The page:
This essay considers how spending by the federal government can improve long-term living standards. The familiar concept of “capital budgeting” separates government expenditures into two categories: purchases of goods and services for current consumption that provide no long-term payoff (“operating expenditures”), and purchases of productive capital goods that do generate long-term payoffs (“capital expenditures”). Within that framework, I advocate expanding the range of possible public investments that would count as capital expenditures to include those that do not produce physical infrastructure but that nevertheless provide long-term economic benefits. Adding these items – such as spending on basic research, health care, nutrition, etc. – to the more narrowly-defined capital budget, I use the term “growth budgeting” to describe a system by which the government can identify a larger number of the available long-term investments that could benefit posterity. I then discuss the possible abuses of such a system and advocate the creation of a Growth Budgeting Board, which would apply a disciplined growth budgeting approach to possible public investments and advise Congress on the most promising spending programs.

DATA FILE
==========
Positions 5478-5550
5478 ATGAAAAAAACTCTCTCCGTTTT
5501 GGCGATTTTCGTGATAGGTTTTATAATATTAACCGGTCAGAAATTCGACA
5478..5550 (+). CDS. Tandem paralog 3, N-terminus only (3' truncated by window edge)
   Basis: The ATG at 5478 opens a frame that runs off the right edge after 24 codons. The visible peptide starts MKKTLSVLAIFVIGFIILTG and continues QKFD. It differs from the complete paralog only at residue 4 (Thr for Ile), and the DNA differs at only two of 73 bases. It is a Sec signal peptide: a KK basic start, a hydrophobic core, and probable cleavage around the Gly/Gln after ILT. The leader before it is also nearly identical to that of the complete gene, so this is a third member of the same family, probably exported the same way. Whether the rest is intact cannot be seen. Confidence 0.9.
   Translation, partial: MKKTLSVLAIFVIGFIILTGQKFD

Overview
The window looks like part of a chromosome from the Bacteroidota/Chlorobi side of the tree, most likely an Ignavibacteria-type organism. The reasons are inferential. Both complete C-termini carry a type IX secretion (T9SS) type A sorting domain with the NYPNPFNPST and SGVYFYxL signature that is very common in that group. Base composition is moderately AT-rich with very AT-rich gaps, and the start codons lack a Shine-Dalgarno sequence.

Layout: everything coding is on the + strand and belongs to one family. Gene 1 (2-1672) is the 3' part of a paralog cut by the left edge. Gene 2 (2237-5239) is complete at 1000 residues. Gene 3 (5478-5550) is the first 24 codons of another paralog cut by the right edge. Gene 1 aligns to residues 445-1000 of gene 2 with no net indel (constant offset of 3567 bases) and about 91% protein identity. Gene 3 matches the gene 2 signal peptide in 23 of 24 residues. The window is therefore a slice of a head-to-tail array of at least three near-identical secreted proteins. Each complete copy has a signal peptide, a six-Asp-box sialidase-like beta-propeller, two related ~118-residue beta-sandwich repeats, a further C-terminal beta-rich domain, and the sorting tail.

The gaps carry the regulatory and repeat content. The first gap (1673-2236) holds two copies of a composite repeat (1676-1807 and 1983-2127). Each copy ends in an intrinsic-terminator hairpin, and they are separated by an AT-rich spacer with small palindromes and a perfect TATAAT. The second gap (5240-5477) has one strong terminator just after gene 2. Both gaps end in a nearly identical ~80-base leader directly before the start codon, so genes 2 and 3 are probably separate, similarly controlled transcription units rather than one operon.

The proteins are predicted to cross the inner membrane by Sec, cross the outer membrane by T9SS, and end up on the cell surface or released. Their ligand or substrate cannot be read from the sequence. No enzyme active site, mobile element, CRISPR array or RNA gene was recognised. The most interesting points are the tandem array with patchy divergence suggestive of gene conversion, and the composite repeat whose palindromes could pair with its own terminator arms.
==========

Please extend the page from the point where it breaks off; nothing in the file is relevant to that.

- Public Investment,
- Economic Growth
Available at: http://works.bepress.com/neil_buchanan/2/